1026 West Berry Street: The Fort Wayne Art School
This exhibition is a celebration and exploration of the birth and development of the Fort Wayne Art School in its century as a downtown Fort Wayne cultural entity. It brings together elements of the school’s history and a collection of works by many of the faculty members who left their mark on the school, its students and the city. Much of the art in this exhibition was loaned by students, friends, family and faculty who hold many fond memories of their time at the “Old Art School”.
Many former students of the Fort Wayne Art Institute recall the creative energy, excitement and camaraderie of the Berry Street campus. A sense of community and family existed in the enclave of former homes and out-buildings that was the Art School’s campus for seventy years.
The students benefitted from one-on-one time with professors, small classes and the intimacy of the one-block campus. Many of the faculty members not only kept studios on the campus, but also lived in the neighborhood. The campus was a hub-bub of activity – often from morning until late into the night. The Art School – a place of industry and excitement was felt by many non-students to be the cultural core of the West Central neighborhood.
Much as the move from the Hamilton carriage house must have felt to the students and faculty in 1903, the move in 1991 to the Indiana-Purdue campus was bittersweet. Many lamented the loss of freedom that the downtown campus allowed, but the merger provided a sound new building and more space to dedicate to each discipline. The Department of Fine Arts also gained better access to university life than it had as a separate campus. But many who remember Berry Street still feel nostalgic about the gritty downtown campus – for them that was the real “Art School”.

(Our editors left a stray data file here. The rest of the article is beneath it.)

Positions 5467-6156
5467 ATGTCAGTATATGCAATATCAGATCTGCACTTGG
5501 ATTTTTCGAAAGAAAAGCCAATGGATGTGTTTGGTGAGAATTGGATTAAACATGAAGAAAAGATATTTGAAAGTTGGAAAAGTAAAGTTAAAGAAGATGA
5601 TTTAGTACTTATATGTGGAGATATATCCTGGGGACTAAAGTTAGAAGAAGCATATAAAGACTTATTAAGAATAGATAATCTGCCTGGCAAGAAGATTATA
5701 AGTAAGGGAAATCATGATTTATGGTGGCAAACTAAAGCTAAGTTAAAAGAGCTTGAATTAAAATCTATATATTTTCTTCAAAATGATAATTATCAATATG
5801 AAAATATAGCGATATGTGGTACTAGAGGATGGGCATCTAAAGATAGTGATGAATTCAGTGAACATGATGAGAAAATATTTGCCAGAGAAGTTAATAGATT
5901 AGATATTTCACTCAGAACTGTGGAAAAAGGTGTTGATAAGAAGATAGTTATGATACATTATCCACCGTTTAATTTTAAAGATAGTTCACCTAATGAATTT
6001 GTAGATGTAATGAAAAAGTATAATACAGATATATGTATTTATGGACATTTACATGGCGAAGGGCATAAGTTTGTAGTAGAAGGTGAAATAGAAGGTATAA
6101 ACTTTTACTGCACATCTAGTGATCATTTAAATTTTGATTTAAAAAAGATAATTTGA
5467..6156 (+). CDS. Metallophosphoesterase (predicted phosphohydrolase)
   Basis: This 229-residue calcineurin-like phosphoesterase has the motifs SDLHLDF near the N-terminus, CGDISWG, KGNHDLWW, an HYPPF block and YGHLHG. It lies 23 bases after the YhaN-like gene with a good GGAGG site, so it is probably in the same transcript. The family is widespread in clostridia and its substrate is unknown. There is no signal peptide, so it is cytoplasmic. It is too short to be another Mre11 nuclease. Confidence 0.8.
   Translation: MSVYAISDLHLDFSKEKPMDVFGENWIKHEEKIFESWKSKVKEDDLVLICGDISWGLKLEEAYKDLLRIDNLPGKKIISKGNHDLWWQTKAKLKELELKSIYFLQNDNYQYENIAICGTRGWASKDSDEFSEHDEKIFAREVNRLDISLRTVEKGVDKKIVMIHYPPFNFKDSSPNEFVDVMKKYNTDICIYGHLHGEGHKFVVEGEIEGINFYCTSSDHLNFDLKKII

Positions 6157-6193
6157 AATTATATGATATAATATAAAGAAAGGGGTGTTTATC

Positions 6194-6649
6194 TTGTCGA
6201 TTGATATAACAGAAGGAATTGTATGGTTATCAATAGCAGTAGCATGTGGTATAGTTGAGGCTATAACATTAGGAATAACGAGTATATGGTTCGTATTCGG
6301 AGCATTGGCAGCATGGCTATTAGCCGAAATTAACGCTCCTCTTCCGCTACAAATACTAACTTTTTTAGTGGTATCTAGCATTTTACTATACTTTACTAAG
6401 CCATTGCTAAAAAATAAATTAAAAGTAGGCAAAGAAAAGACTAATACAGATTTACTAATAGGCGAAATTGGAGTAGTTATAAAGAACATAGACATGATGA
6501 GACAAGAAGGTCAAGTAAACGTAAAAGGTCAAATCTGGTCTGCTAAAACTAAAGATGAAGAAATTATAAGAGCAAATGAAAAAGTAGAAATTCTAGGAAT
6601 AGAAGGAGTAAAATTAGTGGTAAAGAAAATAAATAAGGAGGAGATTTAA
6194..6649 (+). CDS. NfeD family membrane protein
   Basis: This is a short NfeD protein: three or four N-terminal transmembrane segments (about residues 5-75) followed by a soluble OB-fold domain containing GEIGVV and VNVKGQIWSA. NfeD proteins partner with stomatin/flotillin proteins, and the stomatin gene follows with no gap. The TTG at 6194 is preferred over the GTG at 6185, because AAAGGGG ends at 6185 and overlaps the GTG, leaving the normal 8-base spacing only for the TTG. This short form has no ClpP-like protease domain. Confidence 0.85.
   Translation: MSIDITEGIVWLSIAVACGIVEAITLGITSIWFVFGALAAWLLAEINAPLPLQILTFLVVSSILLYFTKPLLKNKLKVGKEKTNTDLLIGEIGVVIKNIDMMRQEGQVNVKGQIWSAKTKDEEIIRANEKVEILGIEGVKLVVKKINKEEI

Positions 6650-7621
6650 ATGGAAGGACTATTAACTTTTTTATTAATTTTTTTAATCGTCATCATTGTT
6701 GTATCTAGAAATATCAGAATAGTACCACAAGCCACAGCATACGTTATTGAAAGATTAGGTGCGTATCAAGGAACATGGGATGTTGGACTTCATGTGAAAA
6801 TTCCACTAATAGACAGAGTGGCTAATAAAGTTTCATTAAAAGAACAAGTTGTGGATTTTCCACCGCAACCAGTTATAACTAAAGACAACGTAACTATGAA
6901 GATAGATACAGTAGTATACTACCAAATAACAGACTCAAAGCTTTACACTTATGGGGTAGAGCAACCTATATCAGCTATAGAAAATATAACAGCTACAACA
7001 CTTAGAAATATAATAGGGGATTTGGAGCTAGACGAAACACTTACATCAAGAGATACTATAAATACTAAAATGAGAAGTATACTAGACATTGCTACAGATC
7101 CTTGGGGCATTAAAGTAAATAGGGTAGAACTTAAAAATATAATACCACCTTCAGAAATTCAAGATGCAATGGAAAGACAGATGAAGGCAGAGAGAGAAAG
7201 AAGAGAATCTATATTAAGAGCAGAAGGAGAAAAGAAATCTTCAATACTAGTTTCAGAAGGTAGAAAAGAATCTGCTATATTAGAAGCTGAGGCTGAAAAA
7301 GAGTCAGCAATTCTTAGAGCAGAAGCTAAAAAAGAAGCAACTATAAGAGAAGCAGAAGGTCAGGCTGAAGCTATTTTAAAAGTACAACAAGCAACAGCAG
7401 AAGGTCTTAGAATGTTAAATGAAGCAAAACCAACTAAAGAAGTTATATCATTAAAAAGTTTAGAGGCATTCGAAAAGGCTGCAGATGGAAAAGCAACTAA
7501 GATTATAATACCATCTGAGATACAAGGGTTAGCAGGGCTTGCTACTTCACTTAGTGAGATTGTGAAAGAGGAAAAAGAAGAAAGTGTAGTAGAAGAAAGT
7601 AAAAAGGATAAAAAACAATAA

Tenacity and adaptability – resilience in the face of changing circumstances continue to be defining characteristics of this institution. A little painting class became the Fort Wayne Art School, later the Fort Wayne Art Institute, then the IPFW Department of Fine Arts and is now organized as the Purdue Fort Wayne Department of Art and Design and Department of Visual Communication and Design. Each iteration has a history of attracting outstanding faculty, each bringing something new to the students, enabling specialization in media and skills. The programs continue to evolve to support changing student needs and economic demands as new technologies replace old methods, while adhering to the fundamentals taught by the earliest instructors. What started as a small painting class in 1888 now educates hundreds of students annually in design, fine arts, art education, art history and visual communication.